Occupational health and safety performance overviews, selected industries - Issue No.2
This document contains data on occupational injuries and diseases compiled from workers' compensation claims in Australia for the financial year 1991-92. The statistics do not cover all occurrences of injuries and diseases but highlight potential problem areas. Data are reviewed for the construction industry, the mining industry and the restaurants, hotels and clubs industry. The analysis shows: injuries by occupation, by age group, nature, location and mechanism of injury, time of accident and compensation costs.
Australian Government Publishing Service, GPO Box 84, Canberra ACT 2601, Australia, Aug. 1994. vii, 35p. Illus.

CIS 95-297 Safety of household and similar electrical appliances - Part 2: particular requirements for kitchen machines
Sécurité des appareils électrodomestiques et analogues - Partie 2: Règles particulières pour les machines de cuisine [in French]
This standard deals with the safety of electric kitchen machines for household and similar use. Examples include food mixers, mincers and food processors. The general requirements of IEC 335-1 (see CIS 91-1322) are incorporated by reference, with specific modifications for these appliances. Additional specifications cover marking and instructions, heating, moisture resistance, abnormal operation, stability and mechanical hazards, construction and connection to electric supplies.
International Electrotechnical Commission, 3 rue de Varembé, 1211 Genève 20, Switzerland, 3rd ed., 1994. 49p. Illus.

CIS 94-1368 Safety of household and similar electrical appliances - Part 2: Particular requirements for commercial electric forced convection ovens, steam cookers and steam-convection ovens
Sécurité des appareils électrodomestiques et analogues - Partie 2: Règles particulières pour les fours électriques à convection forcée, les cuiseurs à vapeur électriques et les fours combinés vapeur-convection électriques à usage collectif [in French]
This standard supplements or modifies the corresponding clauses in IEC 335-1 "Safety of household and similar electrical appliances - Part 1: General requirements" (see CIS 91-1322) as they relate to electrically operated commercial forced convection ovens, steam cookers and steam-convection ovens.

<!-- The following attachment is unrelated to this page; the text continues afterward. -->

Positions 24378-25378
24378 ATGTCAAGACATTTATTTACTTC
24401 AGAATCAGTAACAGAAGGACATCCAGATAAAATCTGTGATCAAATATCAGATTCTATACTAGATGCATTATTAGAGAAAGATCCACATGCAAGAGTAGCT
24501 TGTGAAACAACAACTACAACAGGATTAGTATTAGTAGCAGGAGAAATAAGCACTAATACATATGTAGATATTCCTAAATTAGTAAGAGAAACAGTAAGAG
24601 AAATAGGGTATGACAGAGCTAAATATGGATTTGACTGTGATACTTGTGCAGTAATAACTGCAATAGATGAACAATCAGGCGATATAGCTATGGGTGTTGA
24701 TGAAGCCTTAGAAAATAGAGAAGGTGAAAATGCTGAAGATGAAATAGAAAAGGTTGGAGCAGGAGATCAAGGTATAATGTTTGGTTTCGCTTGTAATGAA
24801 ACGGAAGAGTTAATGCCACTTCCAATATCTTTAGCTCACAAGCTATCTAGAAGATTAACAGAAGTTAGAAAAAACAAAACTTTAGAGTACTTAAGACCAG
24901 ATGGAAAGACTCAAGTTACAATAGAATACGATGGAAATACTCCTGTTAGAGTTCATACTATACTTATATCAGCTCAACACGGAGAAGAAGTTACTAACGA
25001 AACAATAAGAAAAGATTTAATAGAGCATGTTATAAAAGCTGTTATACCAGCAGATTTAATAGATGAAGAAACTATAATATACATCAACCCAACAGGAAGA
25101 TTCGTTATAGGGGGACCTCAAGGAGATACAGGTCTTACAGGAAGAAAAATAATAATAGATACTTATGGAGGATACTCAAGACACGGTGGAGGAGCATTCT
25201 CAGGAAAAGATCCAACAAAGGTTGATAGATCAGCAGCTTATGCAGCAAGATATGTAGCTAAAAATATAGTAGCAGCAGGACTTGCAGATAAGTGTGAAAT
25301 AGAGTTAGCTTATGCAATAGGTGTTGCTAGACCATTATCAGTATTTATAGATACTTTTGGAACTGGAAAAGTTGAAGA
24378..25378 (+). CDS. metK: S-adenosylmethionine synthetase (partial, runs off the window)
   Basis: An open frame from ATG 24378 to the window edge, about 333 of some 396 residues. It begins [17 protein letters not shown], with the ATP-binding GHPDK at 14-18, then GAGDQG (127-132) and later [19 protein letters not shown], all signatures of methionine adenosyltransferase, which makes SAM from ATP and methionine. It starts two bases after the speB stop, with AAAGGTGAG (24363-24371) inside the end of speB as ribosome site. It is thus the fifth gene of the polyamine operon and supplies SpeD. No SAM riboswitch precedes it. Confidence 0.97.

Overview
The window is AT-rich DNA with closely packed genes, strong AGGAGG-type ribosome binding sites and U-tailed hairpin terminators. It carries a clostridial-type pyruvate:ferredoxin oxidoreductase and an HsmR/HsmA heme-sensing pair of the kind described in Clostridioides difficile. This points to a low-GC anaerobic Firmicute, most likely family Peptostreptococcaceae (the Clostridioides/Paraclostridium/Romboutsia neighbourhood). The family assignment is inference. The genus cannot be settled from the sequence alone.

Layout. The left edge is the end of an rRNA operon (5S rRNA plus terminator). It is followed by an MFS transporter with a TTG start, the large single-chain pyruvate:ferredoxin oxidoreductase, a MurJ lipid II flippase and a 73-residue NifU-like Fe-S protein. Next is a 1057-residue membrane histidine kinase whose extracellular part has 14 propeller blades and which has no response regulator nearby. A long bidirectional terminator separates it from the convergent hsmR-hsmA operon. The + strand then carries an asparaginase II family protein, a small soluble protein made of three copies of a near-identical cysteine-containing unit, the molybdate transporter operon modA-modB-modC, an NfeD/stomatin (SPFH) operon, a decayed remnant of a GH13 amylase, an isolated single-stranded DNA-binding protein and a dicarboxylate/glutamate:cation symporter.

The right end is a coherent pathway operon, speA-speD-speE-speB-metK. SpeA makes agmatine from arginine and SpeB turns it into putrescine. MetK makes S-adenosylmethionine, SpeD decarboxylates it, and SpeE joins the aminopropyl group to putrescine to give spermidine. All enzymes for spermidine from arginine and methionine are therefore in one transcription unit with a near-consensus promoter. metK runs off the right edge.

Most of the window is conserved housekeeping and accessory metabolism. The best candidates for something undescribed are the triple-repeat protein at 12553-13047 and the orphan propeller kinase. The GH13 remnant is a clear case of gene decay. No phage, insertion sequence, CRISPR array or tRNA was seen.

International Electrotechnical Commission, 3 rue de Varembé, 1211 Genève 20, Switzerland, 3rd ed., Mar. 1994. 52p. Illus.

CIS 94-1367 Safety of household and similar electrical appliances - Part 2: Particular requirements for commercial electric multi-purpose cooking pans
Sécurité des appareils électrodomestiques et analogues - Partie 2: Règles particulières pour les sauteuses électriques à usage collectif [in French]
This standard supplements or modifies the corresponding clauses in IEC 335-1 "Safety of household and similar electrical appliances - Part 1: General requirements" (see CIS 91-1322) as they relate to electrically operated commercial multi-purpose cooking pans.
International Electrotechnical Commission, 3 rue de Varembé, 1211 Genève 20, Switzerland, 3rd ed., Mar. 1994. 42p. Illus.

CIS 94-1366 Safety of household and similar electrical appliances - Part 2: Particular requirements for commercial electric griddles and griddle grills
Sécurité des appareils électrodomestiques et analogues - Parie 2: Règles particulières pour les plaques à griller électriques à usage collectif [in French]
This standard supplements or modifies the corresponding clauses in IEC 335-1 "Safety of household and similar electrical appliances - Part 1: General requirements" (see CIS 91-1322) as they relate to electrically operated commercial griddles and griddle grills.
International Electrotechnical Commission, 3 rue de Varembé, 1211 Genève 20, Switzerland, 3rd ed., Mar. 1994. 44p. Illus.

CIS 94-1365 Safety of household and similar electrical appliances - Part 2: Particular requirements for commercial electric deep fat fryers
Sécurité des appareils électrodomestiques et analogues - Partie 2: Règles particulières pour les friteuses électriques à usage collectif [in French]